The following post was adapted from a chapter I wrote for John G. Taft’s new book, A Force for Good,  published just this past week by Palgrave Macmillan.  John is the CEO of RBC Wealth Management, and I am proud to be in the illustrious company of individuals like Mary Schapiro, Robert Shiller, Sheila Bair, Roger Martin, and Dominic Barton, who were invited by John to contribute to this book.  I think you will find A Force for Good a fascinating read as it explores, from a variety of experienced perspectives, how the financial industry can marshall, for the long-term public good, the creative energies and brainpower it has deployed in the past to develop derivatives, high-frequency-trading technologies, and other engineering complexities.  

Continue reading "How Finance Can Help Save Our Planet" »

03/25/2015

Insider Trading Law After the Newman Decision: What Does It Mean to Financial Industry Professionals?

In December 2014, the United States Court of Appeals for the Second Circuit issued what has been described as a landmark decision in United States v. Newman.  In its decision, the Court vacated the insider trading convictions and sentences of Anthony Chiasson and Todd Newman, two hedge fund professionals convicted of insider trading after trial in federal court in Manhattan.  The decision has been greeted by the white collar defense bar as an important repudiation of the Government’s heavy handed pursuit of insider trading.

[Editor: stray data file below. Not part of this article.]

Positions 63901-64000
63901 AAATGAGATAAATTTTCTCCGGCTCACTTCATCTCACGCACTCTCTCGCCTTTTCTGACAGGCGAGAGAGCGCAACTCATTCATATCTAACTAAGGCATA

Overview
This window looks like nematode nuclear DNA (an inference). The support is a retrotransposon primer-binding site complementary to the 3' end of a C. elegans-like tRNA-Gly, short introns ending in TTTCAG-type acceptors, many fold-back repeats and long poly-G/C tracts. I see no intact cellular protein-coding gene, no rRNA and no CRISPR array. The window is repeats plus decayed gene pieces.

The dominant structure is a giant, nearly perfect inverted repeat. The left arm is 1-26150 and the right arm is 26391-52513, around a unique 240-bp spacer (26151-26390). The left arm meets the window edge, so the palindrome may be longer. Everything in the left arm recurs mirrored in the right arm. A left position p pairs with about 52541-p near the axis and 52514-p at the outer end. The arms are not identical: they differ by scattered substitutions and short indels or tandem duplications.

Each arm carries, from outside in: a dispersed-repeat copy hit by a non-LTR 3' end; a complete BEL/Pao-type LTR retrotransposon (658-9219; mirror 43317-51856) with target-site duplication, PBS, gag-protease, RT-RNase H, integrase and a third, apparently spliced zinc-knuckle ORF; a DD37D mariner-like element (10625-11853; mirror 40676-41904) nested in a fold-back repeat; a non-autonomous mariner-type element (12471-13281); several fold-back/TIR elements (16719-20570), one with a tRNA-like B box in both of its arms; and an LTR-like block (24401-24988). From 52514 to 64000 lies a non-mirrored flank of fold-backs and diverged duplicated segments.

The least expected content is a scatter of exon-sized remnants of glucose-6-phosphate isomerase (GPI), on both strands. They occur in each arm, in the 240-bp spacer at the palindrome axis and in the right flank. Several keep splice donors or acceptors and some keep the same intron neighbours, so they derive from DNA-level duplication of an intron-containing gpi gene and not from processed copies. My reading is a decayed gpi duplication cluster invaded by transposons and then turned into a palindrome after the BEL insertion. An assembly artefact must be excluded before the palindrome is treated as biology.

Continue reading "Insider Trading Law After the Newman Decision: What Does It Mean to Financial Industry Professionals?" »

03/18/2015

Should Your Investment Commentary Be Different?

“Should your investment commentary present a distinctive point of view?” That’s the great question posed by a participant in one of my presentations on “How To Write Investment Commentary People Will Read.”

My answer? It depends.

Continue reading "Should Your Investment Commentary Be Different?" »

03/16/2015

China: Ecological Civilization Rising?

Returning to China for the first time in a quarter century this month was equally awe inspiring and terrifying. The observation deck of the truly gorgeous Shanghai World Financial Center is breathtaking, a fitting testament to China’s rise. But it was the unexpected sense that we might be experiencing history at DeTao Group’s summit in Shanghai, “Future New Economy: Sustainable Model Toward an Ecological Economy,” that left an indelible mark on me.